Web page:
Purpose – Health system performance depends on production and use of quality health data and information. Routine health information systems (RHIS) are defined as systems that provide information at regular intervals of a year or less to meet predictable information needs. These include paper-based or electronic health records and facility- and district-level management information systems. RHIS are receiving increasing attention as an essential component of efficient, country-owned, integrated national systems. To guide investment decisions on RHIS, evidence is needed on which types of RHIS interventions work and which do not.
Design/methodology/approach – This chapter is a systematic review of the literature on the evaluation of RHIS interventions in low- and middle-income countries, starting from the premise that investments in RHIS could be better understood and so produce greater benefits than they currently do.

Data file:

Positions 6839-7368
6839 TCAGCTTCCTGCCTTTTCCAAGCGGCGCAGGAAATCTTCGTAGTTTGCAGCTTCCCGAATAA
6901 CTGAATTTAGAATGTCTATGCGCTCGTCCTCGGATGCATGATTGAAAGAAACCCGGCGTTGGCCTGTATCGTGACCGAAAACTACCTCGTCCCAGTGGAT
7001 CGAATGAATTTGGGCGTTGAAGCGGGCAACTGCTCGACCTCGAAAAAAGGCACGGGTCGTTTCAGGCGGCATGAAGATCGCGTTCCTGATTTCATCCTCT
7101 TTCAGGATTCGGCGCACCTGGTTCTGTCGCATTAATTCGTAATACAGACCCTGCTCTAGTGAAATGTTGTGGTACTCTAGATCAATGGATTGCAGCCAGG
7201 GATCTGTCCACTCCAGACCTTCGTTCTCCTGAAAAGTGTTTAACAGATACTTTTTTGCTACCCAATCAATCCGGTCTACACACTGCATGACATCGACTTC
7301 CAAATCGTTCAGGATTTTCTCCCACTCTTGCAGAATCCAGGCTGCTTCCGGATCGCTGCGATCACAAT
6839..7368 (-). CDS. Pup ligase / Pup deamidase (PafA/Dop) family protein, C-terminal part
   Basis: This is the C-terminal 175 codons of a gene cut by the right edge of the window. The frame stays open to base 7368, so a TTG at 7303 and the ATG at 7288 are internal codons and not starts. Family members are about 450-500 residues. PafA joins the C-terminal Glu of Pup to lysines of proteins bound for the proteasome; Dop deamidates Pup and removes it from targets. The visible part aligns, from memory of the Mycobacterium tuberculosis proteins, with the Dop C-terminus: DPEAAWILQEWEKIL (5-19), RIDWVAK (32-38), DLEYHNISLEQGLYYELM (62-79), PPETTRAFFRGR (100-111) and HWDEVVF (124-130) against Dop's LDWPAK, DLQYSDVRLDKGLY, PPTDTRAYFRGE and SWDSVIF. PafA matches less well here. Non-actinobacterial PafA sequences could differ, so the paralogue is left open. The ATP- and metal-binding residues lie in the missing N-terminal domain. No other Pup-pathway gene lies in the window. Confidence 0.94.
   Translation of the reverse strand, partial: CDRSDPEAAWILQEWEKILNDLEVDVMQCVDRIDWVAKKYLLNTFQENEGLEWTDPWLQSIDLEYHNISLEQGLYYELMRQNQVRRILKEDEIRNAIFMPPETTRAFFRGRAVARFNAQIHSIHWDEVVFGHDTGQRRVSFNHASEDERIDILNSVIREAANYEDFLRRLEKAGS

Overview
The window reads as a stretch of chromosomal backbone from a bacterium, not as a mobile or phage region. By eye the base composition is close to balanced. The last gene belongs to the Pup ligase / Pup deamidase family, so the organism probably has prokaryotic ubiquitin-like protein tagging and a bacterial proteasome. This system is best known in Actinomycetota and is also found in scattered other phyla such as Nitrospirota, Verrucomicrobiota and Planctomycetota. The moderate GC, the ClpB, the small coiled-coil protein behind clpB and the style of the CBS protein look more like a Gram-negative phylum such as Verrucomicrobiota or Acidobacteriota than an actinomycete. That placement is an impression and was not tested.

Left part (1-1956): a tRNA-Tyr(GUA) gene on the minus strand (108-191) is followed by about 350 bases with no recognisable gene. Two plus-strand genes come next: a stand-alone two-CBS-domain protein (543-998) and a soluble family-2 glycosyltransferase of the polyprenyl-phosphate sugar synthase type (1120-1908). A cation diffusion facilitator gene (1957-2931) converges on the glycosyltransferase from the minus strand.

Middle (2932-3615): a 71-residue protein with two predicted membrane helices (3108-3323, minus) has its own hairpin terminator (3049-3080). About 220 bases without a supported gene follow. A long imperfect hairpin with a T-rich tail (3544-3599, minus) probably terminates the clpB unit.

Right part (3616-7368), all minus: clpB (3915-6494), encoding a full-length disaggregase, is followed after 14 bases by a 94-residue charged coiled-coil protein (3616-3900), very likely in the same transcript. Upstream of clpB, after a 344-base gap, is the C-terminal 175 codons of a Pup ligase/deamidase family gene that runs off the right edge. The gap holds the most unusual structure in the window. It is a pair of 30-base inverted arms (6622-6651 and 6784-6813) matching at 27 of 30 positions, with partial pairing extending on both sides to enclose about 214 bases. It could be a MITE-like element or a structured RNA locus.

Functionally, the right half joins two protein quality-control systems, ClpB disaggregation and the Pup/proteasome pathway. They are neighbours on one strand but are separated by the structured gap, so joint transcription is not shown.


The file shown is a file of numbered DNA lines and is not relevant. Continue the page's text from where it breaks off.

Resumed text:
Findings – We describe the conceptual literature on the determinants of RHIS performance and its role in improving health systems functioning, discuss the evidence base on the effectiveness of strategies to improve RHIS performance, provide an overview of RHIS evaluation challenges, and make suggestions to improve the evidence base.
Originality/value – The goal is to help ensure that (a) RHIS interventions are appropriately designed and implemented to improve health systems functioning and (b) resulting RHIS information is used more effectively.
Hotchkiss, D.R., Diana, M.L. and Fleischman Foreit, K.G. (2012), "How Can Routine Health Information Systems Improve Health Systems Functioning in Low- and Middle-Income Countries? Assessing the Evidence Base", Menachemi, N. and Singh, S. (Ed.) Health Information Technology in the International Context (Advances in Health Care Management, Vol. 12), Emerald Group Publishing Limited, Leeds, pp. 25-58. https://doi.org/10.1108/S1474-8231(2012)0000012006
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